Bandleader Angie Tabor will bring the Sonic Messengers percussion trio to elementary schools across the Peninsula in February. (Diane Urbani de la Paz/for Peninsula Daily News)

Bandleader Angie Tabor will bring the Sonic Messengers percussion trio to elementary schools across the Peninsula in February. (Diane Urbani de la Paz/for Peninsula Daily News)

Adventures in Music soon to launch across Peninsula

Trio to teach, play at schools in Clallam, Jefferson counties

PORT ANGELES — The Sonic Messengers are on their way.

“We’re a percussion trio,” said bandleader Angie Tabor, “and we’re taking young people on a journey of music from around the world,” in a free program called Adventures in Music.

Tabor, along with percussionists Marge Rosen and Paul Larned — the Sonic Messengers — are about to visit 14 elementary schools across the North Olympic Peninsula.

Adventures in Music (AIM) is a Port Angeles Symphony educational offering that has returned to live, in-person performances, so Tabor and company are loading up their drums, pans, cymbals and shakers.

During the first two weeks of February, the trio will teach and play at schools in Forks, Neah Bay, Clallam Bay, Port Angeles, Sequim, Chimacum, Quilcene and Brinnon.

Al Harris, AIM’s longtime program director, said these performances offer youngsters something they may have never heard before.

It’s a delicious world the musicians lay out: “We introduce [students] to European instruments such as bass drum, snare drum and cymbals in the context of a march. We share Cuban salsa with bongos, cowbell and claves. They learn some history of the drum set, and about steelpan music from Trinidad. It’s a very dynamic, fun and engaging program that I’m always very excited to share,” Tabor said.

A teacher of lessons, courses and workshops, Tabor also plays drums and percussion in numerous ensembles including Caribe, the Backwoods Hucksters and the Port Angeles Symphony Orchestra.

Rosen, who plays both trumpet and percussion, performs with the symphony and is music director of the Stardust Big Band.

Larned is a jazz drummer and percussionist with the Sequim City Band, the Port Townsend Symphony Orchestra and the Port Townsend Summer Band.

Along with its school visits, AIM provides teacher’s guides with suggestions for ways to expand on what students hear from the performers.

Elementary school children — and their families — are also invited to attend the Port Angeles Symphony’s Saturday morning dress rehearsals at no charge.

The next one, at 10 a.m. Feb. 18, will have the full orchestra performing with guest soloist Charlotte Marckx at the Port Angeles High School Performing Arts Center, 304 E. Park Ave., Port Angeles.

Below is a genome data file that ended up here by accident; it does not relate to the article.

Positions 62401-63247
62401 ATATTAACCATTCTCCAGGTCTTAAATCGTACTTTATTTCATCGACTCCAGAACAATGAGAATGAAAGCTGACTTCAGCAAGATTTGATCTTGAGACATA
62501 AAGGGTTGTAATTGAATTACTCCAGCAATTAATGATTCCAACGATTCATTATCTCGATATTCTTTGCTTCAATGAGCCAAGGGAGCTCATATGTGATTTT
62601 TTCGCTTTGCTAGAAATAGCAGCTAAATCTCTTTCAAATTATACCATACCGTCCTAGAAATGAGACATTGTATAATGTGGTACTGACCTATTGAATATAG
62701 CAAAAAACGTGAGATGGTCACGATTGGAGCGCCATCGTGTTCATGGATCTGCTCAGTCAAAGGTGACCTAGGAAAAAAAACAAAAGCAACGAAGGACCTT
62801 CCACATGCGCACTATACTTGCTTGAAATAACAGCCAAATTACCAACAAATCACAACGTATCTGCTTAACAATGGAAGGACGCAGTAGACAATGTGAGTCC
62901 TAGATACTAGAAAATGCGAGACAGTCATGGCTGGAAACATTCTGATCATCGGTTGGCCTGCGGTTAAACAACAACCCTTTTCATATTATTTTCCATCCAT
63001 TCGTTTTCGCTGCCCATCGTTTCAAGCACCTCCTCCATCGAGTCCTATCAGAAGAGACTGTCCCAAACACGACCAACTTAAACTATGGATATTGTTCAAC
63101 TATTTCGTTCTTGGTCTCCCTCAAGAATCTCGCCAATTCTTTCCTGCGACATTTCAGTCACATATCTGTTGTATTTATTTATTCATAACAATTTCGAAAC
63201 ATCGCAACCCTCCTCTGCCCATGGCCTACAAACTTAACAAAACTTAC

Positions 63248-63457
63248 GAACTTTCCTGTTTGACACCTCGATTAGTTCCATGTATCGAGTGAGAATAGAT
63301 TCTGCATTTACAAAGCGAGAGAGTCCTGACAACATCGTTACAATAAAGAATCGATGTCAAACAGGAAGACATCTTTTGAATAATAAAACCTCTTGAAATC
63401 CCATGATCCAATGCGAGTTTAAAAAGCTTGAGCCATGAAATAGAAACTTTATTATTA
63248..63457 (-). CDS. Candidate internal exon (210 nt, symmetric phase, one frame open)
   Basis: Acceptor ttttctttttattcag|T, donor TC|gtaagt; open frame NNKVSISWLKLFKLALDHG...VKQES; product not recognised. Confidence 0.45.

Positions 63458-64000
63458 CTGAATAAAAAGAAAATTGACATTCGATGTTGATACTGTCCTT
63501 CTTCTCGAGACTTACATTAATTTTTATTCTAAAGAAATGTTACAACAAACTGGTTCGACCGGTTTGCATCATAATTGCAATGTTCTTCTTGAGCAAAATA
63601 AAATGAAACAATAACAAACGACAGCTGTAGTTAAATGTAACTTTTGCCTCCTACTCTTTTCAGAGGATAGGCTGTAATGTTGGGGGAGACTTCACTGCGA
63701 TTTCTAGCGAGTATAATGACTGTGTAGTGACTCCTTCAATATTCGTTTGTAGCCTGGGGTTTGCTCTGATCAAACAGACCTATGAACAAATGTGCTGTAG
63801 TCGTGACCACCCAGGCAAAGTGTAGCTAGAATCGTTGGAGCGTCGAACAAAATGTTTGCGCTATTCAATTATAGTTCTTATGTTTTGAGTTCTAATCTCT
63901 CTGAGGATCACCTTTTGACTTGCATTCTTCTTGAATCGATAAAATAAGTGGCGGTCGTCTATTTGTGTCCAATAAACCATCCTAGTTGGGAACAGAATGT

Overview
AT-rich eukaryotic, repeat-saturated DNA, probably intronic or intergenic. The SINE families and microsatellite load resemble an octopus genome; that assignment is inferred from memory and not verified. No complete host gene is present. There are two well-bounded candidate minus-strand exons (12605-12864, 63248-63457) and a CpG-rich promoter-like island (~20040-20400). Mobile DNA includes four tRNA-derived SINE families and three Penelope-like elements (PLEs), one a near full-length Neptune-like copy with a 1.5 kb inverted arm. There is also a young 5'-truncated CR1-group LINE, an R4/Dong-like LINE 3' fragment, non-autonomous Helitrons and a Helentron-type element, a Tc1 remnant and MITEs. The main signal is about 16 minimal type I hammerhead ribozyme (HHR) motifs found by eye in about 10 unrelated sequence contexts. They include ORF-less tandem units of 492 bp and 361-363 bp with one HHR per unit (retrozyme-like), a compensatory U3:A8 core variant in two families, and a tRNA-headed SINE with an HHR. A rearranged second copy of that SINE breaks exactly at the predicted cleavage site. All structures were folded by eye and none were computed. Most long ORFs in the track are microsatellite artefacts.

At all other Port Angeles Symphony concerts this season, those 18 and younger are admitted free with a ticketed patron.

Those performances are at 7:30 p.m. Feb. 18, March 25 and May 6. The symphony’s Chamber Orchestra will give concerts at 7 p.m. May 19 at Holy Trinity Lutheran Church, 301 Lopez Ave., Port Angeles, and at 7 p.m. May 20 at Trinity United Methodist Church, 100 S. Blake Ave., Sequim.

On the Port Angeles Symphony website, portangelessymhony via the Education link, students, teachers and parents can watch several videos from past AIM performances. These feature a variety of players, from the symphony’s woodwind quintet to the Seattle-based jazz group Pearl Django. The most recent video explores the history of the banjo.

AIM has continued its activities over a couple of decades due to support from local individuals and businesses. These include 1st Security Bank, Sound Community Bank, D.A. Davidson & Co., Kurt Anderson, Shirley Anderson, Peggy M. Norris and the Rotary Club of Port Angeles.

The AIM musicians travel to elementary schools in Jefferson County thanks to funding from Port Ludlow Performing Arts, a nonprofit concert presenter.

Jonathan Pasternack, symphony conductor and artistic director, said he looks forward to seeing students in the audience — including those who’ve witnessed an AIM performance.

“Musicians such as the Sonic Messengers are so generous,” Pasternack added, “and they’re a key part of our mission to share the joy of music-making with the young people of our community.”

And in Tabor’s words: “This is a super-fun program.”


Diane Urbani de la Paz is a freelance writer and photographer living in Port Townsend.

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